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Chris Freind Asks: “Where Have All the Leaders Gone?”

01/11/2018   |   No Comments »


In his recent, “Where Have All the Leaders Gone?” columnist Chris Freind comments on the Chesapeake, VA city council’s mandate that “anyone over the age of 12 caught trick-or-treating faces fines and jail time.”

Apparently, a city code dictates that those 12 and older out there knocking on doors on Halloween are “guilty of a misdemeanor and shall be punished by a fine of not more than $100 or by confinement in jail for not more than six months or both.”

Oh, and any “legal revelers” still out there after 8 p.m. face similar penalties.

Is it any wonder, then, that Friend asks, “Has it dawned on anyone in Chesapeake (along with several neighboring towns that have passed similar ordinances) that their police have been demoted to glorified revenue collectors and babysitters?”

He then cites other incidents of misguided actions, such as “Mark Salvas, a Marine veteran who served in the Gulf War and was hired last month as executive director of the Allegheny County (Pittsburgh) Democratic Party. And just like that, he was forced out. Why? Because last year, he posted a photo of himself and his wife with the caption, ‘I stand for the anthem. I kneel for the Cross.’”

Another is the case of Ron Darling, former MLB pitcher and current announcer, who was “chastised on—where else?—social media because he mentioned that the wildness of Yankees’ pitcher Masahiro Tanaka was a ‘chink in the armor.’ Really? Ron Darling, who is partially of Chinese ethnicity, had to apologize for those words, clarifying that he wasn’t, in fact, an over racist?”

There’s lots more where that came from in the column, and, no, he’s not making it up. If only he were…

Click here to read the piece in its entirety and share your thoughts.




Chris Truax on 1st Amendment Rights & Mob Rule

23/10/2018   |   1 Comment

On a three-lane highway, I’m happiest in the middle one, though on occasion I slide over to the left or right. In politics, too, I hug the center, sometimes siding with liberals, at others with conservatives, but always believing in the Golden Rule and a live-and-let-live philosophy. And so, I don’t understand what’s happened to the America I grew up with where people engaged with each other and agreed to disagree civilly, and sometimes even allowing themselves to be swayed to another’s point of view.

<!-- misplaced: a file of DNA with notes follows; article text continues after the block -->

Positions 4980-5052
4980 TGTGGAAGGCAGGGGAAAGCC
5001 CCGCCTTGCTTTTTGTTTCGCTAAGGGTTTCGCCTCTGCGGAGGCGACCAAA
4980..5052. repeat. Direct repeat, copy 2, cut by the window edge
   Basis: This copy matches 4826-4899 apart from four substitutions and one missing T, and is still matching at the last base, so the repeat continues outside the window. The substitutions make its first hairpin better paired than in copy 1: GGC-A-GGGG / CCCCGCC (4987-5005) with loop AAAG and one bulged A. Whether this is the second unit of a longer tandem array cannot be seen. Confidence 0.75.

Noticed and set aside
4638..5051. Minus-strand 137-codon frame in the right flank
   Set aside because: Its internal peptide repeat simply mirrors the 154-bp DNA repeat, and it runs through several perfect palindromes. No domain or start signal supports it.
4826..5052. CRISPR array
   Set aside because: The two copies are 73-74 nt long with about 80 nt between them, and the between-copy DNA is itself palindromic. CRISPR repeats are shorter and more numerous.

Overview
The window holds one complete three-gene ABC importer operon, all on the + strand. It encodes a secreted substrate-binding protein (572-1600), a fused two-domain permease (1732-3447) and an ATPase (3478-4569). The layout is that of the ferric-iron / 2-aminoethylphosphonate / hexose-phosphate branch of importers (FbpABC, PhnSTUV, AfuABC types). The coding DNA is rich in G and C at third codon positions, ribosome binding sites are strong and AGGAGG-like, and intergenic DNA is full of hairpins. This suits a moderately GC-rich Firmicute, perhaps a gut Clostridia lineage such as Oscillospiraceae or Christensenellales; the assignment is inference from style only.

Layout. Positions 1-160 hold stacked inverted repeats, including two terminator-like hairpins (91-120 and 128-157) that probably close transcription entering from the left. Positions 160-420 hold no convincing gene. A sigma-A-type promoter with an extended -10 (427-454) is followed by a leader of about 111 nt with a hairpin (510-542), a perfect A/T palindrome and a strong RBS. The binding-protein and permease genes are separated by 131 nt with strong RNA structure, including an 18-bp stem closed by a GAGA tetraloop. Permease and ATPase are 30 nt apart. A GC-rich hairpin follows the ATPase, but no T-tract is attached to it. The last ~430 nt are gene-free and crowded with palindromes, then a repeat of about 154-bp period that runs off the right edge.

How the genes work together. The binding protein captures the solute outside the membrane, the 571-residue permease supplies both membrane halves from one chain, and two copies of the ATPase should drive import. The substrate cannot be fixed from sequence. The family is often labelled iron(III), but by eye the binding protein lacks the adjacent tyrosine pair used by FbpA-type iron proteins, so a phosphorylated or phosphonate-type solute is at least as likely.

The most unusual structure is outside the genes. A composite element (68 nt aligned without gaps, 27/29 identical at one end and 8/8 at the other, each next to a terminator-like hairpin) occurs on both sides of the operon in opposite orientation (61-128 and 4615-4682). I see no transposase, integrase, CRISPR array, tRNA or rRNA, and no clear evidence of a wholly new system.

Now sides have been taken with swords drawn, and unlike the good old days, even folks like teachers and professors now voice their political views, as do reporters/journalists, too. It’s not necessarily fake news, but it sure as hell is often bent, as in the case of CNN’s Don Lemon recently. His words are quoted below, offered up by San Diego appellate lawyer Chris Truax, in his USA Today piece, “No Right to Protest Whenever, Wherever,” excerpted below.

It begins, “Don Lemon, host of CNN Tonight, had an on-air meltdown last week that culminated in this: ‘In the Constitution, you can protest whenever and wherever you want. It doesn’t tell you that you can’t do it in a restaurant, that you can’t do it on a football field. It doesn’t tell you that you can’t do it on a cable news show; you can do it wherever you want. To call people mobs because they are exercising their constitutional right is just beyond the pale.”

About that, says Truax, “The First Amendment doesn’t actually give you the right to free speech or the right to protest ‘whenever and wherever you want,’” adding later that, “You have no constitutional right to protest on private property… You have a right to speech free from governmental interference, but you do not have a right to free speech on someone else’s dime…”

He then writes about the “mob” who “ambushed” Senator Ted Cruz in a restaurant shouting, “This is a message to Ted Cruz, Brett Kavanaugh, and the rest of the racist, sexist, transphobic and homophobic right-wing scum. You are not safe. We will find you. We will expose you. We will take from you the peace you have taken from so many others.”

Truax concludes with, “There is much that is broken in our political system. Even so, we cannot restore civility and reason through intimidation and fear. Don Lemon was wrong. Calling out a mob, even if it happened to be exercising a constitutional right, is not beyond the pale. In fact, it’s the right thing—the only thing—to do.

Is he right, or are you with Mr. Lemon?
Read the whole article here.